South Sudan: Another peace deal, another violation suggests nothing has changed


Earlier this week, South Sudan President Salva Kiir and rebel leader Riek Machar signed a peace deal, promising to bring an end to the country’s civil war that has killed as many as 300,000 people and crippled the nation’s economy.

As part of the peace deal, a “permanent” ceasefire was implemented on Saturday – and broken hours later when government troops clashed with rebel forces.

This isn’ the first ceasefire that’s been broken within hours of implementation. In fact, sceptics were probably guessing how long it would be before fighting broke out once again and another peace deal fails in the world youngest nation. As usual, both sides are blaming each other for the untimely clash and all the promising dialogue following Wednesday’s agreement seems meaningless.

We’ve seen all this before, of course, which suggests nothing has changed with the signing of South Sudan’s latest peace deal.

Another ceasefire broken within hours

For anyone following events in South Sudan over the past few years, news that the country’s latest ceasefire was broken after a few hours will seem very familiar. In December 2017, the government signed a ceasefire with the SPLM-IO rebel group and forces from both sides clashed hours after it was implemented on Christmas Eve.

Previous deals between the country’s warring sides all failed to end a conflict that’s now running into its fifth year.

As international pressure against both parties increases, urging them to successfully implement a peace deal, Kiir and Machar’s have to show they’re making an effort – but there’s no sign to suggest either side is willing to make the political compromises required to end the war peacefully.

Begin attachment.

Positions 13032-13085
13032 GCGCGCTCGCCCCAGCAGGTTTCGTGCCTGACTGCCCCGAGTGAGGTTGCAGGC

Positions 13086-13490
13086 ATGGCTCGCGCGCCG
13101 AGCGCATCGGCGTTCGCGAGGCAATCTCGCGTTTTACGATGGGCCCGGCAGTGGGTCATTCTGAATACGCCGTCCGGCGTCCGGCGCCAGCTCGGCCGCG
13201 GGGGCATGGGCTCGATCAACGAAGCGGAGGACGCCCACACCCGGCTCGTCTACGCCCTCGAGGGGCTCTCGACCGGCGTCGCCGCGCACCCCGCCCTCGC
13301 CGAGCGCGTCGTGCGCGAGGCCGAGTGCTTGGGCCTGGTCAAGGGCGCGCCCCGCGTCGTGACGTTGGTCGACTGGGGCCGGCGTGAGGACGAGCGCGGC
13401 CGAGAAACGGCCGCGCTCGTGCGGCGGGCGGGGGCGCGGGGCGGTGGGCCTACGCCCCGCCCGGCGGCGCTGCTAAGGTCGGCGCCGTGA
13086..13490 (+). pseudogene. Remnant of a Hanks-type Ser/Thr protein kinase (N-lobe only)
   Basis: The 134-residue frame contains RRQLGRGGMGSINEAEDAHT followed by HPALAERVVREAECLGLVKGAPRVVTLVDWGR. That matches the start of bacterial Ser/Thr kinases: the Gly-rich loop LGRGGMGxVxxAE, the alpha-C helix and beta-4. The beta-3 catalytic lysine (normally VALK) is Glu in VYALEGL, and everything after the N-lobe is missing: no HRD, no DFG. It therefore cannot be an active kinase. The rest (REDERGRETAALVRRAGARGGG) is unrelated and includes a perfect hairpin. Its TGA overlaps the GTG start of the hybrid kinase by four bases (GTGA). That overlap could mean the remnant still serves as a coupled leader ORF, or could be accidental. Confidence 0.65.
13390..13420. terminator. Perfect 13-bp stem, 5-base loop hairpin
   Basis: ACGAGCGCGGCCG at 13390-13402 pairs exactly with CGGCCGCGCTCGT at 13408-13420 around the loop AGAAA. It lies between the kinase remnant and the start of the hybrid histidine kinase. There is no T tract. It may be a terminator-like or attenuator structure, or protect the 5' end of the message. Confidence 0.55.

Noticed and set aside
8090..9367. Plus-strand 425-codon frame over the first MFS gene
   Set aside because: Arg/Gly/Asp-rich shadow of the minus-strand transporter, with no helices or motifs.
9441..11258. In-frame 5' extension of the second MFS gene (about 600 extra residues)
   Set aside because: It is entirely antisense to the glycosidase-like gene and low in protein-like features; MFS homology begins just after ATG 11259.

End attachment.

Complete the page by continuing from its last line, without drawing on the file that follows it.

For South Sudan’s leaders, this war is a power struggle that’s going to decide who owns what in the country’s future. Concessions will weaken the government’s advantage over its stubborn enemies while the SPLM-IO feels it doesn’t have enough influence to concede anything at all. More importantly, numerous experts maintain that this is a war both sides think they can win, making it a zero-sum game where losing simply isn’t an option.

This is bad news for peace efforts when key figures on both sides of the conflict have more incentive to keep fighting than implement a ceasefire.

Has anything changed with this latest peace deal?

While it’s still too early to see if anything has really changed inside the camps of South Sudan’s warring opponents, various factors are different with the country’s latest peace deal.

Above all, tolerance from the international community is at an all-time low and this puts economic pressure on South Sudan that it can’t ignore. The country’s economy is in tatters after four years of warfare and major sanctions would cause serious damage to the government – including its military power.

This pressure may have already had a positive impact in the latest round of peace talks, as concessions between the government and rebels were agreed upon. Unfortunately, these concessions are little more than principles and ideas in general, lacking any of the details you would hope to see from a serious peace agreement.

South Sudan has failed to establish peace at the fourth attempt and the main protagonists in its conflict have never looked like taking the peace process seriously. the latest efforts in Khartoum hinted at a change in approach – at least during negotiations – but both parties have failed once again when it comes to implementing the agreements.

If there’s any genuine desire within either camp to end this war, it isn’t showing. There’s always the hope that Saturday’s armed exchange was just a one-off incident as part of the transition to peace, but even the most optimistic observer has seen this too many times to expect anything will be different this time around.

Featured image: By Steve Evans – Flickr: South Sudan 022, CC BY 2.0,

About Aaron Brooks

Aaron Brooks is a UK journalist who wants to cut out the international agendas in news. Spending his early years in both England and Northern Ireland he saw the difference between reality and media coverage at an early age. After graduating from the University of Chester with a BA in journalism, his travels revealed just how large the gap between news and the real world can be. As Editor-in-Chief at East Africa Monitor, it’s his job to provide a balanced view of what’s going on in the region for English-speaking audiences.